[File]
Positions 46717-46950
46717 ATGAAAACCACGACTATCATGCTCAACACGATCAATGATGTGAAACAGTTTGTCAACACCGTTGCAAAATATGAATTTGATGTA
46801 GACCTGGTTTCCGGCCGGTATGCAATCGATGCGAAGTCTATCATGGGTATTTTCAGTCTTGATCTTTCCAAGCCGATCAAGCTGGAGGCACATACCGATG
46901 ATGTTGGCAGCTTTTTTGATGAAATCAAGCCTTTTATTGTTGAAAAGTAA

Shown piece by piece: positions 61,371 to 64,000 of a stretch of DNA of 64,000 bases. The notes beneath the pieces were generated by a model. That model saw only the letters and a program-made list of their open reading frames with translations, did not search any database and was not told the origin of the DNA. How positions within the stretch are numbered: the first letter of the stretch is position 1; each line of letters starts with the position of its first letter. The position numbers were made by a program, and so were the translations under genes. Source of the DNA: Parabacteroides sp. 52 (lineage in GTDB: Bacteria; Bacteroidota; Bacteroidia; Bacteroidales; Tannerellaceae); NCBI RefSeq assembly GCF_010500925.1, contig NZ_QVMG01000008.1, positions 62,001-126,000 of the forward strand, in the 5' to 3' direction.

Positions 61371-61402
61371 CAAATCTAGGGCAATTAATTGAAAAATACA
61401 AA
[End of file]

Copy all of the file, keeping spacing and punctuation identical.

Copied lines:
Positions 46717-46950
46717 ATGAAAACCACGACTATCATGCTCAACACGATCAATGATGTGAAACAGTTTGTCAACACCGTTGCAAAATATGAATTTGATGTA
46801 GACCTGGTTTCCGGCCGGTATGCAATCGATGCGAAGTCTATCATGGGTATTTTCAGTCTTGATCTTTCCAAGCCGATCAAGCTGGAGGCACATACCGATG
46901 ATGTTGGCAGCTTTTTTGATGAAATCAAGCCTTTTATTGTTGAAAAGTAA

Shown piece by piece: positions 61,371 to 64,000 of a stretch of DNA of 64,000 bases. The notes beneath the pieces were generated by a model. That model saw only the letters and a program-made list of their open reading frames with translations, did not search any database and was not told the origin of the DNA. How positions within the stretch are numbered: the first letter of the stretch is position 1; each line of letters starts with the position of its first letter. The position numbers were made by a program, and so were the translations under genes. Source of the DNA: Parabacteroides sp. 52 (lineage in GTDB: Bacteria; Bacteroidota; Bacteroidia; Bacteroidales; Tannerellaceae); NCBI RefSeq assembly GCF_010500925.1, contig NZ_QVMG01000008.1, positions 62,001-126,000 of the forward strand, in the 5' to 3' direction.

Positions 61371-61402
61371 CAAATCTAGGGCAATTAATTGAAAAATACA
61401 AA